If you served with Diane Malone in the Army or the Reserves, if you live in her neighborhood, be warned: Next time Malone sees you, she will ask you to help keep the PCMARVETS’ mobile field office on the road.
Founded last year with a $125,000 grant from the Puyallup Tribe of Indians, the non-profit veteran’s outreach purchased a 1997 Ford Fleetwood motor home, computer equipment and hired Erica Westling as veteran case manager. They take the office to parts of Pierce County that do not have easy access to Veterans Affairs resources. From senior centers and food banks to nursing homes, gun shows and homeless encampments, they offer veterans the expertise and materials to file claims for benefits they may have earned.
It is noble work, Malone said. It is necessary work.
And now, after a year of traversing the county at $100 per tank of gas, PCMARVETS is facing the end of its funds. If it cannot raise enough to keep it on the road, the non-profit will have to park the mobile field office.
Malone was the first to step up. She brought a check for $100, plus a case of water and rolls of paper towels, to the Tacoma Weekly offices. She had hoped she was just one in a stream of donors. After 22 years, she knows what it means to be part of the military family.
“I was a Reservist for 13 years at McChord with an air medical squadron, and nine at Camp Murray with an 85-bed MASH hospital,” she said.
She found a meaningful, challenging, rewarding life as part of what she considers her military family.
Some veterans never experienced that sense of support, and she wants to do what she can to help PCMARVETS connect them to their benefits.
“They’re out there hiding,” Malone said. “When I go hiking by Wilkeson, I see these homes, very modest, almost camps with the American flag and the POW flag, and I think that a lot of them are veterans.”
An acquaintance told her, “My mom and dad would be doing fine without having to pay $1,500 for their meds each month.”
The father, she learned, was a veteran who, as he said, “only did one hitch” and did not think he had veterans’ benefits.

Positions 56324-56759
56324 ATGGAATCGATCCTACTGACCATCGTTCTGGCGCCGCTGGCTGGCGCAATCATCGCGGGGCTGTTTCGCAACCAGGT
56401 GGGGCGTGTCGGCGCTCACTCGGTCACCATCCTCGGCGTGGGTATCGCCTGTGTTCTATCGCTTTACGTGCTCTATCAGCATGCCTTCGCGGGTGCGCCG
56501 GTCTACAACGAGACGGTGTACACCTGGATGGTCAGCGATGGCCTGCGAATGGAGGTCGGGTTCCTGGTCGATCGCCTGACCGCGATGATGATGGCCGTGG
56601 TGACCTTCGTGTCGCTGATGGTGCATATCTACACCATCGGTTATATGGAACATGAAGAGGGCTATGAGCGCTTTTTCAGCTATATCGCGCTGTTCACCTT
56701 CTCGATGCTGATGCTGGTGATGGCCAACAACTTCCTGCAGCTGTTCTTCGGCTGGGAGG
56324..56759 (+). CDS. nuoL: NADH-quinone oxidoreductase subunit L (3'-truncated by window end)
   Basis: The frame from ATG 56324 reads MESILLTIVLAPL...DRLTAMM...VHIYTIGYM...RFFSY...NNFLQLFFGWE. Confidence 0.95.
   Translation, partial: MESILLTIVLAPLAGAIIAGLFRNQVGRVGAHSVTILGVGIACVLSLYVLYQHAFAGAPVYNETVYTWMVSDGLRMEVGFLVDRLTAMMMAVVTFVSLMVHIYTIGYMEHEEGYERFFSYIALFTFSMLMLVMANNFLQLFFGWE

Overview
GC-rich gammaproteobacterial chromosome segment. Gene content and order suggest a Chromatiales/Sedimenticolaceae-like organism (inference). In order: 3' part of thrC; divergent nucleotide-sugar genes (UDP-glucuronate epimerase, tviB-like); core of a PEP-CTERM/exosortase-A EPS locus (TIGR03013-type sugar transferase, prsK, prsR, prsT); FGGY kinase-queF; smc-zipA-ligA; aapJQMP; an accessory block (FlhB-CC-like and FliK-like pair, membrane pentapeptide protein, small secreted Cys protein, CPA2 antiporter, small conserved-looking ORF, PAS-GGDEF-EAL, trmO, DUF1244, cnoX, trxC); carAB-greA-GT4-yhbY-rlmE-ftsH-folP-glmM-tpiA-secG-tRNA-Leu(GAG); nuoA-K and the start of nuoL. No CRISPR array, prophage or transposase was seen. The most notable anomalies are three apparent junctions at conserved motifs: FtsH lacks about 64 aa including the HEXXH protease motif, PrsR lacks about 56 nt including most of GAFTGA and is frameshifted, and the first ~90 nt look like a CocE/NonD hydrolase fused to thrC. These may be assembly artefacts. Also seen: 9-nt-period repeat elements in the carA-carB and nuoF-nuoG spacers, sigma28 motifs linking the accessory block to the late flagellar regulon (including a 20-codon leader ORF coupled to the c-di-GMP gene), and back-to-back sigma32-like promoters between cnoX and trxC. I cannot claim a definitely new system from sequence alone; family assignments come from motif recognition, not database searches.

“I took him to the VA, and now the meds are down to $300 a month,” Malone said.
“I met a vet who was panhandling,” she said. “He told me ‘I can’t go to the VA. They told me I can’t use it because of my alcoholism.’ I told him I would drive him there myself.”
That’s how she is. She doesn’t advise people to contact Veterans Affairs. She takes them to the office to fill out the claim. She knows they have been given buckets full of misinformation over the years.
Many have told Hight that when they left the service after fighting in Vietnam, their sergeants told them they were not eligible for benefits because they were drafted, only did one tour, were not technically veterans, and so on.
“The misunderstanding just goes on and on,” Hight said. “We know those veterans are out there, in nursing homes, unable to travel, far out in the woods. We find them and go to them. More than 300,000 were wounded. How many more were unidentified as wounded? Twenty years ago, they were told Agent Orange didn’t hurt anybody. They were treated terribly. They didn’t want to go back. Those are the ones we are pulling back into the fold now. Often compensation will make the difference between homelessness and a respectable lifestyle.”
The veterans are not the only ones who have benefited.
In the year Westling has been working out of the field office, she has met with 500 veterans and brought them more than $4 million in benefits they earned.
Think of that as a local stimulus package paid for with service to America. These veterans are putting that $4 million straight back into Pierce County’s economy. They have paid off debts, bought groceries, clothing and reliable vehicles. Some have been able to purchase modest homes, and some have steady rent money.
Malone is happy to have helped support the effort. But she had a criticism.
The Tacoma Weekly, at 2588 Pacific Highway, is the main donation center, but if you don’t know we’re in the Walt’s Muffler parking lot just down Pacific Highway from the Harley dealership, we can be hard to find. And some people are wary of making financial transactions on-line, even at the non-profit’s website at http://www.pcmarvets.com.
Malone suggested a direct donation account at a popular bank. Hight and Westling agreed. They have set up a PCMARVETS account at Columbia Bank. Don’t make Diane Malone have to drive you there.